6 October 2017Preventing claims against your housing association
Housing associations often suffer large numbers of legal claims, with many of those stemming from litigation from their tenants or the public. No matter what size your organisation is, managing the risks is an ongoing, often time-consuming task. Even if you think you have solid relationships with your tenants, many will resort to a claim if they feel that you have not met their expectations. In this bulletin Arthur J. Gallagher provides advice on how to reduce the likelihood of a liability claim against your housing association, as well as explaining what to do if a claim is made against you.
Whether your properties are maintained by your own Direct Labour Organisation (DLO) or by a contractor, you are equally responsible for any defects or hazards within your properties. The duties demanded of you in the Landlord and Tenant Act 1985 and the Defective Premises Act 1972 can sometimes mean that not knowing about an issue is not a valid excuse for failing to maintain a duty of care to your tenants.
Claims can be wide-ranging, from a faulty handrail causing injuries to an elderly tenant to accidents occurring in common areas such as play areas, grassy areas and car parks. Even areas designed to foster community such as cafés and libraries can generate risks. Yet despite this, health and safety assessments are often a point where even the most dedicated housing association falls down. Due to time and budget constraints, associations can be tempted to pick and choose which health and safety risks can be addressed and which can be left. While understandable, unless you consider the whole of the risk, this will often be false economy however, as a single successful claim can generate a domino effect, breeding more and more claims.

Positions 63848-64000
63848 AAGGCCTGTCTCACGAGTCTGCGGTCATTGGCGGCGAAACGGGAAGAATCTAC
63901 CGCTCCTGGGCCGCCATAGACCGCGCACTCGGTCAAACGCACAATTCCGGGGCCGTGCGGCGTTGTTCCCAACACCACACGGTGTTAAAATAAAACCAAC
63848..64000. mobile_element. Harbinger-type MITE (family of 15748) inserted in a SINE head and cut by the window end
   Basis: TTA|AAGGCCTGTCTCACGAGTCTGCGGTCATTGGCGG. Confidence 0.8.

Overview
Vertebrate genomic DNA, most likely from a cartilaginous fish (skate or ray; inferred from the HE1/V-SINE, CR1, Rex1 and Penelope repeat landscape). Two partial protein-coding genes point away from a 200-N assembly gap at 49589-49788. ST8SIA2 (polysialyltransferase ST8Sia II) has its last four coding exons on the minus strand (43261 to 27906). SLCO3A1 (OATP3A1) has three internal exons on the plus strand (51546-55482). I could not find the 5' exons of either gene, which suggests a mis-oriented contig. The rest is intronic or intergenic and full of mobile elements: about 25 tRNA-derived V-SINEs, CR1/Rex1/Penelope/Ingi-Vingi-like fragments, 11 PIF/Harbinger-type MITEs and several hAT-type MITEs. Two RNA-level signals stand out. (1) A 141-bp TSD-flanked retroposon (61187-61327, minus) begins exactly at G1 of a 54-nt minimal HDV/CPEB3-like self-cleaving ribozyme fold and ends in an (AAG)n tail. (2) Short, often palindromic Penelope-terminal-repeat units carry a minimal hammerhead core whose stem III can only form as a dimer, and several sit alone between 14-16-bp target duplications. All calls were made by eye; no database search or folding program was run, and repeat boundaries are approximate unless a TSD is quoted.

Instead, a pro-active approach is recommended, carrying out regular, documented inspections and ensuing the risk assessment develops in line with the results. Thorough documentation is an essential part of your risk management process, and each risk noted should be accompanied with as much background information as possible. This doesn’t just extend to the premises listed above; your Motor Fleet Office sites and DLO operations will also be best served by a routine of inspect, address and risk assessment.
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